Guest Post by Beau A. Jimenez
While on a calming walk, a car drives by me. As it zips by, some jerk in the passenger decides to scream at me as loud as they could. Being caught unaware, I jump. A feeling comes over me. The hair on the back of my neck stands up. I feel scared, concerned, and worried within a fraction of a second.
My roommate’s dog whines and cries as his master leaves the apartment. I can hear the sadness translate to my understanding. It’s a universal sound that says ‘Hey wait, don’t go!’ Through this sound, I can sense how much the dog cares for this person.
There are countless examples of vocalizations that make us feel something. There are emotive sounds that capture happiness, curiosity, sadness, pain, anger, fear and more… These sounds break the barriers of language and don’t need to have comprehensive words to understand their intent. As humans, we perceive emotive vocalizations in a deep-rooted, relatable way. These sounds are more felt than understood. They are visceral sounds that light up our brains in a profound way.
Within this article, I’d like to talk about what happens to us when we hear these vocalizations, talk about examples of emotive creatures in film that demonstrate expertly-done creature sound design, and give my own outlook on the significance and fun of creature sound design.
How We React to Vocalizations
We all have a reflex system built into us from birth. It’s a startle-response system that triggers upon an unexpected, loud, or jarring sound. This response can take us from an idle state to a state of high alertness within a fraction of a second. Centuries of predator & prey interactions have designed us to react in a fight-or-flight manner for our survival. That jerk-in-the-car’s scream caused my body to release certain chemicals inside my system, putting me into a temporary alert mode. It doesn’t feel great when you don’t expect it! But in film, it progresses the story and strategically steers the audience towards the sound designer and/or director’s intent.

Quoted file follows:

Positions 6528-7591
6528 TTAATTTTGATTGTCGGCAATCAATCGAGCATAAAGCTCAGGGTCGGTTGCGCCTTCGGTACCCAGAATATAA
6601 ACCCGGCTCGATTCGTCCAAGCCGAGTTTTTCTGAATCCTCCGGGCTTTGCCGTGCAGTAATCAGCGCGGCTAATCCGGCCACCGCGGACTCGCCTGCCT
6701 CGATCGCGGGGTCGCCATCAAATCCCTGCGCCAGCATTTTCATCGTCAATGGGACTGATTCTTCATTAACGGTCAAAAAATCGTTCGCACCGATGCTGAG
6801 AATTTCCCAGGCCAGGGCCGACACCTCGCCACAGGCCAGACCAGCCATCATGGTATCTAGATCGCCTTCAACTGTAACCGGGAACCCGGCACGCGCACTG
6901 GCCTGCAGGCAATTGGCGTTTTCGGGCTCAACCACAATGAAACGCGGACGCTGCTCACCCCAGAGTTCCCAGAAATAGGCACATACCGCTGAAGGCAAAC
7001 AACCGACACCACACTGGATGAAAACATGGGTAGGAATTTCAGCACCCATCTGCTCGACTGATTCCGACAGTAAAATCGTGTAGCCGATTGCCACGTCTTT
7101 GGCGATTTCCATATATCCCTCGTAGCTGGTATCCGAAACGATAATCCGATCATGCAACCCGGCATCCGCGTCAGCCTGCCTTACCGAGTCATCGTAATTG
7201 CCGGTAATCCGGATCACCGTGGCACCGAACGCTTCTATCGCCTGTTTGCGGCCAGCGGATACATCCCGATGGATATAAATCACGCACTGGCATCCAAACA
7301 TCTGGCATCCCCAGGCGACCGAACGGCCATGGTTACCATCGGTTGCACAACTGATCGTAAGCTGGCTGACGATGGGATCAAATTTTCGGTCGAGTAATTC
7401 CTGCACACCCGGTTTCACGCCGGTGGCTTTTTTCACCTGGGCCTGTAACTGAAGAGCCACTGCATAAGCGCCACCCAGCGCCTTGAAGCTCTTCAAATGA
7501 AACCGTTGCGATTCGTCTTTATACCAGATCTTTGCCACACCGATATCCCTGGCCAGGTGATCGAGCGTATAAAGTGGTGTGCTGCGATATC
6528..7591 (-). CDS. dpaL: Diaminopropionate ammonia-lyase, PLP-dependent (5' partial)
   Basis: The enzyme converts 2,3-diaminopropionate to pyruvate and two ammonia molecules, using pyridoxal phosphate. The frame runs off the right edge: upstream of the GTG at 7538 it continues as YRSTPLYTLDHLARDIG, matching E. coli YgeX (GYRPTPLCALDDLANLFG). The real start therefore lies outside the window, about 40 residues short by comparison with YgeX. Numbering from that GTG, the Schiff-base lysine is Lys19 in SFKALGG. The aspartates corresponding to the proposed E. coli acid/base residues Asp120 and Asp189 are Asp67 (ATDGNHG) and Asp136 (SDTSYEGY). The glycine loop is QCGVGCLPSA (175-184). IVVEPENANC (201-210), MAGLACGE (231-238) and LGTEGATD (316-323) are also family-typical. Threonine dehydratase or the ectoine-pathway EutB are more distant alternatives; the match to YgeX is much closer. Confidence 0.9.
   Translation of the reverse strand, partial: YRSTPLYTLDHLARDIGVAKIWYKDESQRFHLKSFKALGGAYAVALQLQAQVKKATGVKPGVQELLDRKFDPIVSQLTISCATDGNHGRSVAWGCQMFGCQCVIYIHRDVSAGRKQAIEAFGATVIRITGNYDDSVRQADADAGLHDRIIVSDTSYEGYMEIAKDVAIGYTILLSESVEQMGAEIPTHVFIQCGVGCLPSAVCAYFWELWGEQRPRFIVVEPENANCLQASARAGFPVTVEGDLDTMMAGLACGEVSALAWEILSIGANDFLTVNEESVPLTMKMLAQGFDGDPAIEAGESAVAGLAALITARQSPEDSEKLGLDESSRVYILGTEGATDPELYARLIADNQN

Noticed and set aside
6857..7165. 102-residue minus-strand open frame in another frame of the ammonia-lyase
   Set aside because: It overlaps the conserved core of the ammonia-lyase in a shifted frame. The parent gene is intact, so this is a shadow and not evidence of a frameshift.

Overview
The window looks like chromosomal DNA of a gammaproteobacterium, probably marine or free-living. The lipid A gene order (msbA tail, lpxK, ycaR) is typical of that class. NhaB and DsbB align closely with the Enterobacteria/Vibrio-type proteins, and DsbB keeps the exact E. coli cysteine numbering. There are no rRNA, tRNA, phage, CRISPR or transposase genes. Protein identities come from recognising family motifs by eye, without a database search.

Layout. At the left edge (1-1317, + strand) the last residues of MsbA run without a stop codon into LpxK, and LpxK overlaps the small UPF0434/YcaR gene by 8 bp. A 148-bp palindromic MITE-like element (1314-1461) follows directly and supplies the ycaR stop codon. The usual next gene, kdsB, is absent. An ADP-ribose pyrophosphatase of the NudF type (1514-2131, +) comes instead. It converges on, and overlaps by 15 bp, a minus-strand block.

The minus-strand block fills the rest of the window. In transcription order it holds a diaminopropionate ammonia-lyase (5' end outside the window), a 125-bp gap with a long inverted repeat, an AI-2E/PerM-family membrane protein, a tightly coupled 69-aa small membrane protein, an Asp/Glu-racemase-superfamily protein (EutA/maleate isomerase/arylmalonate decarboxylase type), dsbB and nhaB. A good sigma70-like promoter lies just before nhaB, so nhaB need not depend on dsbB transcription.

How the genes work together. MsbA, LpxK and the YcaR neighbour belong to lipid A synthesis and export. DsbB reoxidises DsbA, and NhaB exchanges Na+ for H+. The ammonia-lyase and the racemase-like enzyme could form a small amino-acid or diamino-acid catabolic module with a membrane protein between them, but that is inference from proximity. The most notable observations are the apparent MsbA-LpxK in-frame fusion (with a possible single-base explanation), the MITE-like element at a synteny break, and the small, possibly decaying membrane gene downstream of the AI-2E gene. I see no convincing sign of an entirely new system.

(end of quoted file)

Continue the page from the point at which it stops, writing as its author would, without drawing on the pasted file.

A great example of a startle-response sound moment is the jarring picture cut into the ‘raptor feeding’ scene in Spielberg’s Jurassic Park. Dr. Alan Brand holds a supposedly vicious baby raptor is his hands as it coos sweetly & innocently. On the picture cut to the adult raptor cages, an absolutely terrifying blend of shrieks and squeals blare across the front and surround speakers. This puts the audience into a state of high alertness. As a result, the audience becomes cautious of the terrors living within the cages. (Which I believe is the exact goal of this scene!)